I am extremely comfortable with Phelps, Pineda, and Warren competing for one open rotation spot. WIthout knowing much about Piineda’s recovery, I would bet you that the expected probability of getting one contributor from the 3 is sky high. I keep suggesting that you learn more about asset management if you want to write about it for a living, but you seem to have zero interest in getting better at what you do.

    “Asking for one more rotation option might be very Spoiled Yankee Fan™ of me”

    It is, and you are the ultimate spoiled Yankee fan, but at least you recognize it. Anything short of a perennial All-Star at every position and 5 proven starters and you write 10 articles freaking out about the unknown. In 2013 the unknown sucked, but that’s not always going to be the case.

    “adding Chris Capuano to the PhelpsWarrenNuno mash-up (for example)? Would something like that be too much to ask?”

    I’m sure they’ll bring in a veteran on a MiLB deal to compete, but someone having a longer track record doesn’t actually make him a better option.

    “This isn’t a “if we can just replace what we had last year, we’ll be fine” rotation. This is a “oh crap we need to replace what we had last year and improve upon that” rotation.”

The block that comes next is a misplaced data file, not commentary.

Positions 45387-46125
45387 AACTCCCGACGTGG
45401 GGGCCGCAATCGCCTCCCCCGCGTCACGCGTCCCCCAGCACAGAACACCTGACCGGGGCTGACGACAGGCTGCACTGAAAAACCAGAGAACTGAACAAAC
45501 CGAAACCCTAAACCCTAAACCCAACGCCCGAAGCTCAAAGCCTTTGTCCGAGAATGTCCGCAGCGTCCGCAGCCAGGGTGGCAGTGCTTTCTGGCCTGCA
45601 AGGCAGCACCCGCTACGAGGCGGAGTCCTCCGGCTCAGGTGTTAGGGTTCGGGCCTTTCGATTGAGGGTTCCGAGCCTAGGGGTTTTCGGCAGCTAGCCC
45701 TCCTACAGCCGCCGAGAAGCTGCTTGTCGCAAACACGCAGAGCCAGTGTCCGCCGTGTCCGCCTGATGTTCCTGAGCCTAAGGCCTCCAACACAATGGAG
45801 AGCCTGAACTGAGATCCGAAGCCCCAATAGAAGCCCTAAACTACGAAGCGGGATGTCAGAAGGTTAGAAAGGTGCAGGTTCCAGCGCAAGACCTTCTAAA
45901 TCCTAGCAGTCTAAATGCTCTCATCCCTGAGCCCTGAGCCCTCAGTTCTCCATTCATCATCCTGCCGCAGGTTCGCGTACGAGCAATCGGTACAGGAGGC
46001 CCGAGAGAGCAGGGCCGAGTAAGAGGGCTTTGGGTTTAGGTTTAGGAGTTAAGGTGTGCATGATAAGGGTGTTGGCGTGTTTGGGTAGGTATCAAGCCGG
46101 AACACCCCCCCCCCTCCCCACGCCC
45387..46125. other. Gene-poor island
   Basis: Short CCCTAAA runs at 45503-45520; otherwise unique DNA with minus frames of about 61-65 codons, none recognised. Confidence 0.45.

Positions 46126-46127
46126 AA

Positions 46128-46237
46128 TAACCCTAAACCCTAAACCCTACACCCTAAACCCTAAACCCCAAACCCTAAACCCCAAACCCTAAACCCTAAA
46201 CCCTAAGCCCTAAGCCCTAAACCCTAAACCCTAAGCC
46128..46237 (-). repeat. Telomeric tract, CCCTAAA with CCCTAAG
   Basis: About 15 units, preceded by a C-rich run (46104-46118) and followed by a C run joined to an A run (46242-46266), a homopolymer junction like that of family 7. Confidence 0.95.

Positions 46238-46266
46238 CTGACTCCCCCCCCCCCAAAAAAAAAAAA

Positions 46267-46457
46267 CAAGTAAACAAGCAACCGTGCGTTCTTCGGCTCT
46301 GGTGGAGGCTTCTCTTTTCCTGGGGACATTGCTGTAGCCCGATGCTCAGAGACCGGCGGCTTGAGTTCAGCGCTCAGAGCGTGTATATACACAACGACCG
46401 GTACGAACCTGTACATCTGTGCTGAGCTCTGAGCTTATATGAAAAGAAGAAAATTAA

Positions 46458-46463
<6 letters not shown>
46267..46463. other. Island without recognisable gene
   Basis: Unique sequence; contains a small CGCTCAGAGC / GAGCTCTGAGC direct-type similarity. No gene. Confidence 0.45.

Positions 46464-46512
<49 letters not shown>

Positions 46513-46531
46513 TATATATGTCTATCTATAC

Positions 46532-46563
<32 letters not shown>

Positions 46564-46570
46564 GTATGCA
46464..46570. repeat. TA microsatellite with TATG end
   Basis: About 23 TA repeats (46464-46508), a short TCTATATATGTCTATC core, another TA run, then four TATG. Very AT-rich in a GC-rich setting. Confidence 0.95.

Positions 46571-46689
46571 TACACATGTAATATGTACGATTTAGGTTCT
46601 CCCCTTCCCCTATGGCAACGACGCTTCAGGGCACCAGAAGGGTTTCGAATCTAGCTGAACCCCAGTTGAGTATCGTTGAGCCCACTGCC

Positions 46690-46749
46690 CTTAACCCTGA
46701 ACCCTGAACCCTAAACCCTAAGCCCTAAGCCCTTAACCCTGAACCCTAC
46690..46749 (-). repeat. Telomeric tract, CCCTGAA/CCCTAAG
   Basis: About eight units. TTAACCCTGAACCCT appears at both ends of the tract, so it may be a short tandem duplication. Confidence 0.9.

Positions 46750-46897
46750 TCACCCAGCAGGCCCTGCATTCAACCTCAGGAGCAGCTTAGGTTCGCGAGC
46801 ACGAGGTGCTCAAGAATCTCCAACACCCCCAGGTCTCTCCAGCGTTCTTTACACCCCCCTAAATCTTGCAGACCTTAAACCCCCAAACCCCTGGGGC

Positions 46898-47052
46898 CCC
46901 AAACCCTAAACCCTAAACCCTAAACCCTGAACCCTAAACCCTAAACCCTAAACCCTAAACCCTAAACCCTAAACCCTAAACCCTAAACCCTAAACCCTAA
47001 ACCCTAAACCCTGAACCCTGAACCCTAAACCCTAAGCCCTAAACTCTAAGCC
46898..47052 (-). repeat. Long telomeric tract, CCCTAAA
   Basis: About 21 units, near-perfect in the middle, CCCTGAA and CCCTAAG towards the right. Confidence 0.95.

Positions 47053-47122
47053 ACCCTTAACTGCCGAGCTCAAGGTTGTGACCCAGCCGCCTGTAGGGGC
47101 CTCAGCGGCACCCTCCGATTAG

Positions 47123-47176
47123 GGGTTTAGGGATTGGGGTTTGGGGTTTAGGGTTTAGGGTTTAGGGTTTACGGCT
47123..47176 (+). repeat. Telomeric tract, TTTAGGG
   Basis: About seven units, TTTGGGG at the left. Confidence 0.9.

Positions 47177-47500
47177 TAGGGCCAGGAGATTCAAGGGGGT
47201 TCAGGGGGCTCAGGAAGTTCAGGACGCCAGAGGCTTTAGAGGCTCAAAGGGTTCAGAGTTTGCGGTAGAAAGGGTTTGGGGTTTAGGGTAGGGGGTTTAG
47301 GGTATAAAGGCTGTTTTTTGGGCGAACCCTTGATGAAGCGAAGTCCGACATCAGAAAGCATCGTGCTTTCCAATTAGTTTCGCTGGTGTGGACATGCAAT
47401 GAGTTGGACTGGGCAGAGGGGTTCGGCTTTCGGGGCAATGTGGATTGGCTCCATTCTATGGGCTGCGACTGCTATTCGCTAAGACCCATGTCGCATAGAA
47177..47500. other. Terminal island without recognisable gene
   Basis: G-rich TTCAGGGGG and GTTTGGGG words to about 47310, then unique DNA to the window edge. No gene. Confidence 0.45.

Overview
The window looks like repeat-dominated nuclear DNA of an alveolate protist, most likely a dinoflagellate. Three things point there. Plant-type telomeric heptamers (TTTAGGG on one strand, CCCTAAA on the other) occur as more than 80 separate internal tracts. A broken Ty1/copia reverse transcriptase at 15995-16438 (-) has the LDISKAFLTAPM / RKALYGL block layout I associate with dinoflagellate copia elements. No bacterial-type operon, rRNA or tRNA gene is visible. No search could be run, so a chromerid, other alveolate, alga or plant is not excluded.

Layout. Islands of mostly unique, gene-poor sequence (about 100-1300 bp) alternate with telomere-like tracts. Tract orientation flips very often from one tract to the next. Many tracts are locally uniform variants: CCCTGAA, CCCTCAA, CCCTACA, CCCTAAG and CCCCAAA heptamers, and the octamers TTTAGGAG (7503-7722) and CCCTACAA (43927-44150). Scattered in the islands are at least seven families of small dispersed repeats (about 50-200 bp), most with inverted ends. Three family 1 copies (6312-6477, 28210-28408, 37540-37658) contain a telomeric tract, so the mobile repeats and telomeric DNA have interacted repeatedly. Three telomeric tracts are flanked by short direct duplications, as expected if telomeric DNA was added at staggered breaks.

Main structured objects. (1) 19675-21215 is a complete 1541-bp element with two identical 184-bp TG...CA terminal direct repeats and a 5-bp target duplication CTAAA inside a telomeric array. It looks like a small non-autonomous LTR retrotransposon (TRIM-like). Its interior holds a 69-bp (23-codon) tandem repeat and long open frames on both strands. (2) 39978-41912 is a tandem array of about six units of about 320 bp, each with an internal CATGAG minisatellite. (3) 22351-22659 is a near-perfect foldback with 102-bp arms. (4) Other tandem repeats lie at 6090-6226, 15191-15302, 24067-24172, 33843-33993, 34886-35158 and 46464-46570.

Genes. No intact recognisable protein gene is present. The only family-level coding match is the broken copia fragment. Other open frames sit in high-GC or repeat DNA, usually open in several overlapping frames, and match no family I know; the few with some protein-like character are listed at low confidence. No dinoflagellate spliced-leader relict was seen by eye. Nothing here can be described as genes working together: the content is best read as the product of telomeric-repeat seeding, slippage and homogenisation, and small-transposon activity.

Every off-season you write these “analyses” that use the last season as the baseline. Do you know of any projection system for player performance that is based only on the most recent season? You are not looking at this in the right way. You have to project what they’re going to do next season, not build off an illogical foundation by only looking at last season. This is another instance of you getting off being the king of your crappy little kingdom and falling into the traps of MSM sports “analysts,” rather than actually trying to be good at what you do.

  16. Grover says:

    The “limited payroll space” link to Payroll Projections Part Three is very telling in regard to the importance of winning the Tanaka posting, resigning Cano and waiting for the Arod decision before going after a couple of studs. Math doesn’t lie.